Thursday, January 12, 2006

How does VS.Net's Call Stack window infer the language the assembly was written in?

From the .pdb file it seems, sadly. Take that away, and it blanks out.

So I still don't know of any reliable way of determining what language an assembly was written in purely from the assembly / manifest. Of course it shouldn't matter - but it's nice to know...

VB.Net vs C#

(As if the debate hadn't been done to death already, right?)

I'm not a big fan of VB. Frankly the syntax sends beads of sweat down the small of my back, and attempting to find the right method using those pull-down thingies gives me fits. However even I'd have to admit, there's no real 'big ticket' items that you could wave about to say 'VB is shit' (or 'C# is shit' if you're that way inclined).

Instead what we're into here is market differentiation. This is normally known as price descrimination, but in this case it's more like developer differentiation (note how I avoided saying something like 'intelligence descrimination' ;-). Because ultimately we're advocating the same thing - .Net - and buying another house for BillG with our licences.

Whilst we sit divided, bickering over the relative merits of curly braces vs End Sub, what we should be discussing is the more important issues like:
  • when Microsoft will properly support test-driven development in it's toolset?
  • whether J2EE has caught up / overtaken .Net yet (how come all the good stuff - think log4net, NMock, NHybernate etc... is all java ports)?
  • is there yet a sensible framework for developing on Linux?
It's like a debate over white vs black iPods. Us .Net developers really need to get out more...

Monday, January 09, 2006

How to abort VS solution build when project build fails

On bigger projects one of the most irritating bits about Visual Studio .Net is it's 'carry on regardless' approach to multiple project compilation. A project fails, so instead of halting so you can fix it, you get a zillion build errors in all the other projects that reference it. This just slows down the build-fix cycle, not least because the 'root cause' error is drowned out in noise (the Task List window is useless in this regard, one has to find the first instance of the word 'Error' in the build output, and work from there).

There's a simple macro fix for this, terminate the build after the first error, however every time I move machine I forget where to find it (it strangely eludes my google-fu). So here it is:

Private Sub BuildEvents_OnBuildProjConfigDone( _
ByVal Project As String, _
ByVal ProjectConfig As String, _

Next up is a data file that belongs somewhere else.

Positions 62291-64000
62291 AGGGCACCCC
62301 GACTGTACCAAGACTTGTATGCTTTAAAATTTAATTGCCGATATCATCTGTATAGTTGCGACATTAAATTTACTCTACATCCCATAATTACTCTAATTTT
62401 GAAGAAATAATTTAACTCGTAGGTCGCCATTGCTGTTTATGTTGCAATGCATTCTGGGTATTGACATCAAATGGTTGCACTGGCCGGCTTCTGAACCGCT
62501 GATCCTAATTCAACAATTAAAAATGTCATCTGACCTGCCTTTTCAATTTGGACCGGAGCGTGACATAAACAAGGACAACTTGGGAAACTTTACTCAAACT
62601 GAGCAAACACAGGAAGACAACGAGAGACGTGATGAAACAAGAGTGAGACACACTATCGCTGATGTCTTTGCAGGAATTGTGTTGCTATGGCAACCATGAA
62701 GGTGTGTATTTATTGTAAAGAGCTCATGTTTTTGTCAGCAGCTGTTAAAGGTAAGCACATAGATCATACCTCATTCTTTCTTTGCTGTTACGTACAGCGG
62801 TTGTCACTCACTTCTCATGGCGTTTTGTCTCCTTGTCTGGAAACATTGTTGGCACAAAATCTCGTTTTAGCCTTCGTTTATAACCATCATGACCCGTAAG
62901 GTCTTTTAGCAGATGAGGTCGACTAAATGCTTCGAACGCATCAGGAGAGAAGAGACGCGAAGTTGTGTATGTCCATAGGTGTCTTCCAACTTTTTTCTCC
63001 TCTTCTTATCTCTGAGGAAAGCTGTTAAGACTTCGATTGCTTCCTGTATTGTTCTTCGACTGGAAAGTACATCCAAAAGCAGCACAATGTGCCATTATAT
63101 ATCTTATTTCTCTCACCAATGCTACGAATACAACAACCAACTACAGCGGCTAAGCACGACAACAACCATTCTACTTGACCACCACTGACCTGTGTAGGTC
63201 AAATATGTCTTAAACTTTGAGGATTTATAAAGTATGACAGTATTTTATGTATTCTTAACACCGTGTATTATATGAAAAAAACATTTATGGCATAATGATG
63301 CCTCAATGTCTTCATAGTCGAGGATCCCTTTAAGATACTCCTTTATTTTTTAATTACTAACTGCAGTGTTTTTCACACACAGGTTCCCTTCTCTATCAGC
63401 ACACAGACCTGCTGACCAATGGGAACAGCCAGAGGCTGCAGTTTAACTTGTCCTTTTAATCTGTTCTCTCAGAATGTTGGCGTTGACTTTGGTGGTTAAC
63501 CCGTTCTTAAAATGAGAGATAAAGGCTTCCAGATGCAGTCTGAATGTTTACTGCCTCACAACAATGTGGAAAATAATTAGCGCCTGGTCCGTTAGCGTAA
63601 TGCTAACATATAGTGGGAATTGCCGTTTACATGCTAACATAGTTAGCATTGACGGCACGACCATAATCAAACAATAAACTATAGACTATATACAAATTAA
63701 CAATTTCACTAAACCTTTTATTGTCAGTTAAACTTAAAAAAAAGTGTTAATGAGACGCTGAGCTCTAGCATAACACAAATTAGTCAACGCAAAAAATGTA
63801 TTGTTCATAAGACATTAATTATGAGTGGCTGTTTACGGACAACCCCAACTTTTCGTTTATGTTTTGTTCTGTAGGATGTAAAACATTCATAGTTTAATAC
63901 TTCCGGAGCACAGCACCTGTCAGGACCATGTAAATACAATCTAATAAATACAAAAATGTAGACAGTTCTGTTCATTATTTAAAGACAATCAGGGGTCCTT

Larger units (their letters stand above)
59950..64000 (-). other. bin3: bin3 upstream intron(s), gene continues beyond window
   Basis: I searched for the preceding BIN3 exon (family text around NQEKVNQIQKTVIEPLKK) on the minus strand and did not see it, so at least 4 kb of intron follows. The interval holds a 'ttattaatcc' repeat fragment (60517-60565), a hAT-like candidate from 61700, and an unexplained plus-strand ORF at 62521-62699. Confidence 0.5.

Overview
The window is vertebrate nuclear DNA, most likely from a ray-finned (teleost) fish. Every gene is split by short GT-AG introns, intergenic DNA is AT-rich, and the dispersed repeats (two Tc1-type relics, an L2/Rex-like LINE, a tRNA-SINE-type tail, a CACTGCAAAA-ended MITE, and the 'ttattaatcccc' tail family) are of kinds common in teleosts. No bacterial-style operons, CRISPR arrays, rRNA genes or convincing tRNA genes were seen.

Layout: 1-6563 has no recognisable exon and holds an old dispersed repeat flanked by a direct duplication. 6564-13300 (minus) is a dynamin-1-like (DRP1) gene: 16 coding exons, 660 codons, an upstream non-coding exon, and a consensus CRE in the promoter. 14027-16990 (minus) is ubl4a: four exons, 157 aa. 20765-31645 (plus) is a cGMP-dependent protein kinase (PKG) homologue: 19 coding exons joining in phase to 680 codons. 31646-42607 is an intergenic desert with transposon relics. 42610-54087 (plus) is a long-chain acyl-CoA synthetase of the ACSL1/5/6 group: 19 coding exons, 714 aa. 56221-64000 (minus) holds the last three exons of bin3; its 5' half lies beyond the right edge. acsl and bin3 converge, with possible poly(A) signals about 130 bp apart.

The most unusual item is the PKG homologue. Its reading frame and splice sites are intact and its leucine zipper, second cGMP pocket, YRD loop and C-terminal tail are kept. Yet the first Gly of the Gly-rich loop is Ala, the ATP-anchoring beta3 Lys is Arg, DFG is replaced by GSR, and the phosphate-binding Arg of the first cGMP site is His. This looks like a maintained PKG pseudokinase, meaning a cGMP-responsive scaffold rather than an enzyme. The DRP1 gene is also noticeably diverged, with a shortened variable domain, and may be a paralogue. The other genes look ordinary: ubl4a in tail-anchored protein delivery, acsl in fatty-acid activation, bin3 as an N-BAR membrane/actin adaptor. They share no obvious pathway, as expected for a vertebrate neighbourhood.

ByVal Platform As String, _
ByVal SolutionConfig As String, _
ByVal Success As Boolean) Handles _

If Success = False Then
DTE.ExecuteCommand("Build.Cancel", "")
Dim win As Window = DTE.Windows.Item(EnvDTE.Constants.vsWindowKindOutput)
Dim OW As OutputWindow = CType(win.Object, OutputWindow)
OW.OutputWindowPanes.Item( _
"Build").OutputString( _
"ERROR IN " & Project & _
" Build Stopped" & _
End If
End Sub
Why this isn't in the IDE from the get go amazes me. Did no-one at Microsoft ever write a multi-project solution in VS.Net?

Incidentally why is there no upward limit on the errors reported even within a project? One project I worked on had one massive code-gen'd file. When this broke, there could be upwards of 10,000's of build errors generated, which totally locked up the IDE for 5 minutes at a time. It wasn't responsive enough to manually Cancel Build, so you'd have to sit it out. I emailed the VS team lead (literally years ago) and his response was something like 'what a good idea'. So where's the fix?

Homily #1: Late binding is for code-gen only

Today's message: don't use late binding in any code that you (rather than the machine) wrote.

Why would you? No intellisense, no compiler safety net, diminished performance (in some cases). Even when you're sure you've got the right member, did you spell it right (and did you get the casing right, where applicable)?

It's not like it's hard to do either, eg:
  • Generate a strongly-typed dataset, and load the data into that instead, or
  • Use one of any number of code-gen tools to build objects from your data
  • For 'magic values' held in a database (or otherwise), use code-gen to import them into your code as constants / enumerations, and use them from there
It's the OnceAndOnlyOnce principal again: any time you build a 'wrapper' object like this you're centralizing the knowlege and maintanance of the binding contract in one place, and whilst you're not isolating the application from it (typically you'd expose members with names matching the data columns), any breakages are caught by the compiler.

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